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Maple Leafs' cushion almost gone as road only gets tougher

By Brian Stubits | Hockey writer

The Leafs' 10-point playoff cushion is down to three points. (Getty Images)
The Leafs' 10-point playoff cushion is down to three points. (Getty Images)

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The Toronto Maple Leafs have been a lot like real leaves this autumn, staying high up through October before starting to fall in November and into December. Unlike real leaves, though, the team in Toronto hasn't changed its colors.

When the Leafs rocketed out to a 6-1 start this season and later to 10-4-0, they were sitting atop the newly formed Atlantic Division. Sure, possession metrics (and more standard metrics like simple shots on goal, for that matter) were as compatible with the Leafs as Rob Ford is to decorum but it didn't matter much as long as they were getting the results.

Part of the idea was that the Leafs could do their best impression of a squirrel and stockpile enough points to get them through the long season and into the playoffs. Especially since the Eastern Conference appeared to have a real divide between its top eight and bottom eight, there was an appearance that a strong start could give Toronto the base it needed to hold on all season long.

You'll recall that at the beginning of November, we took a look at how it has proven to be incredibly difficult over the years for teams to overcome standings deficits as low as four points on Nov. 1. The inverse of that, of course, is that it's rare that teams blow their leads in the standings as well. Those stockpiled points make a much bigger difference than you would think on first glance.

Go back to that Nov. 1 date this year and you'll find the Leafs were atop the East with 20 points and were a whopping 10 points clear of the "first team out" from playoff contention. Clearly the Leafs were safe, right? Play just .500 hockey from there on out and you're looking at 88 points, which in this year's East might be good enough to get in the door.

Fast-forward to now and you'll find the standings paint a completely different picture. After the first 14 games the Leafs had 20 points. After 14 more games they have just 31 -- of course, 11 points in 14 games is not .500 hockey. They're eight points back of the best mark in the East and now are only three points up on the last playoff spot.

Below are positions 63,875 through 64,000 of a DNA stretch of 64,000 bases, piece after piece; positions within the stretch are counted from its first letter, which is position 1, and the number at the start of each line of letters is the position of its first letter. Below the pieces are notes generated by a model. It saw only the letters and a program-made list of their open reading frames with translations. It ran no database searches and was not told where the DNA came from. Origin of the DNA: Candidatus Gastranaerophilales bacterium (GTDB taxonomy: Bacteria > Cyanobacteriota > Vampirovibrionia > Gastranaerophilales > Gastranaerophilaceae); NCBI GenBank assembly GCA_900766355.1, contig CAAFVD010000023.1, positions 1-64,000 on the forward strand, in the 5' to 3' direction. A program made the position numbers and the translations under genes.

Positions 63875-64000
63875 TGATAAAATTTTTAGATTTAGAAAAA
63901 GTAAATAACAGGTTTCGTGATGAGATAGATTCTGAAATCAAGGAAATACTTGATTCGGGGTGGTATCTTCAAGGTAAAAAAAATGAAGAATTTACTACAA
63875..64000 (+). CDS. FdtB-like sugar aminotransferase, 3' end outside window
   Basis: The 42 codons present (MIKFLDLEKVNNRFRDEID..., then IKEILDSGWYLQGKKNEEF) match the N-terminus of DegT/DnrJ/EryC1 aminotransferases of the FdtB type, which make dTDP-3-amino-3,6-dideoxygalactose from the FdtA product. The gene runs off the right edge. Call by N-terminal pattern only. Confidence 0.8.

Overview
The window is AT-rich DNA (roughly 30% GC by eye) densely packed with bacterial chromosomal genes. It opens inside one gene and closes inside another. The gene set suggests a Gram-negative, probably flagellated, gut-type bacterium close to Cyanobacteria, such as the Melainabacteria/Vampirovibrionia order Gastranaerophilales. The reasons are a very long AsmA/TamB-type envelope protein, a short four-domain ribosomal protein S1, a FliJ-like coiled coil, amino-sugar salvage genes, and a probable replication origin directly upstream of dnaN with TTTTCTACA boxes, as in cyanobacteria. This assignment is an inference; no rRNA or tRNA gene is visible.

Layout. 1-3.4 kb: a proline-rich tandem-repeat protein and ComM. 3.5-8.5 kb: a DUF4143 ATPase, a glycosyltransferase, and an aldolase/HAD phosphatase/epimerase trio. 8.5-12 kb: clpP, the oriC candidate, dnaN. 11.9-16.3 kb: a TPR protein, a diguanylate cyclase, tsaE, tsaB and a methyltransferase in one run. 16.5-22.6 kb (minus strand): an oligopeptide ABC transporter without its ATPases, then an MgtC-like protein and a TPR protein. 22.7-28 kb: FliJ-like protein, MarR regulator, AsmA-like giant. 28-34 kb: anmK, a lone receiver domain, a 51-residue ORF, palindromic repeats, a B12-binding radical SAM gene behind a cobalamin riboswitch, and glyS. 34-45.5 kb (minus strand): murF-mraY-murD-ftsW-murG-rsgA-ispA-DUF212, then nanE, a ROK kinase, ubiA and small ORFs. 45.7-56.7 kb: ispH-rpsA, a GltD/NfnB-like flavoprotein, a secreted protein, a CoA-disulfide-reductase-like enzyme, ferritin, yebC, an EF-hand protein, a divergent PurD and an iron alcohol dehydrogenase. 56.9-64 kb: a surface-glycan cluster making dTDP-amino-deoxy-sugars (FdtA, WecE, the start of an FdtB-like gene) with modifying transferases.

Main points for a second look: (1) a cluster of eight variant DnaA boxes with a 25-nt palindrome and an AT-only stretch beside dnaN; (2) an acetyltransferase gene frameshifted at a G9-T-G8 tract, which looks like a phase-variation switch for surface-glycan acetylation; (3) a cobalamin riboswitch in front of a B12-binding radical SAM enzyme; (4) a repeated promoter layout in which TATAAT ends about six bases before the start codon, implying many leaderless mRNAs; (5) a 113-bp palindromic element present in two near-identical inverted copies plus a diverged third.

The silver lining for Maple Leafs fans is that even with a 4-7-3 record since Halloween, they have remained in playoff position with points to spare. But winter hasn't even set in yet and they have pretty much squandered their points stash already.

This is nothing new in Toronto. It's becoming a little too familiar, in fact. Last season the Leafs started out strong. In that case, because the season was only 48 games, they were able to hold on long enough and reach the playoffs. Two years ago on Dec. 1 the Leafs were one point behind Boston in the Northeast, two off the top seed in the East. They finished two points ahead of last place in the East.

It helps to paint the picture as to why "unsustainable" has been the buzzword for the Leafs over the past few years with their hot starts. Much has been made about Toronto's approach to playing and the fact that they are just about as miserable of a possession team as there is in the game, better than only Buffalo this season. By playing this way you'll steal some games here or there but in the end, the team that gets more shots and has the puck longer is more likely to win. It's a pretty simple formula. Now that the Leafs' shooting percentage has come down along with the incredible early season goaltending, so has their standing.

Point is, it is tough to turn things around when, in theory, your hot start was done with smoke and mirrors. Then again, I'm not sure many expected that the Leafs would be able to stay at the top of the conference all season but perhaps that their hot start was going to give them the cushion they needed to ride long enough into the season.

As noted they do still have a somewhat decent cushion with that three points but it's not exactly 10 points. And frankly, it's not likely to hold up through December, not with what the Leafs have in store and considering this team has lost five in a row entering this stretch.

Maple Leafs schedule
DateOpponentDateOpponent
12/5Dallas12/17Florida
12/7@ Ottawa12/19Phoenix
12/8Boston12/21Detroit
12/11Los Angeles12/23@NY Rangers
12/12@ St. Louis12/27Buffalo
12/14Chicago12/29Carolina
12/16Pittsburgh1/1@ Detroit (Winter Classic)

Even with a majority of the games at home, the Leafs face some daunting teams in the coming weeks, particularly that stretch vs. Boston, three West powers and then Pittsburgh. This might be a good time to remind you that HBO has started filming the Leafs and this portion of the schedule will be featured on 24/7: Road to the Winter Classic. That should be entertaining.

This is why it's such a massive advantage to get off to those great starts in the NHL -- you can withstand some tumbles and still keep your playoff pace. But this has been a pretty quick fall and the Leafs might not have even hit the ground yet. So much for that cushion.

 
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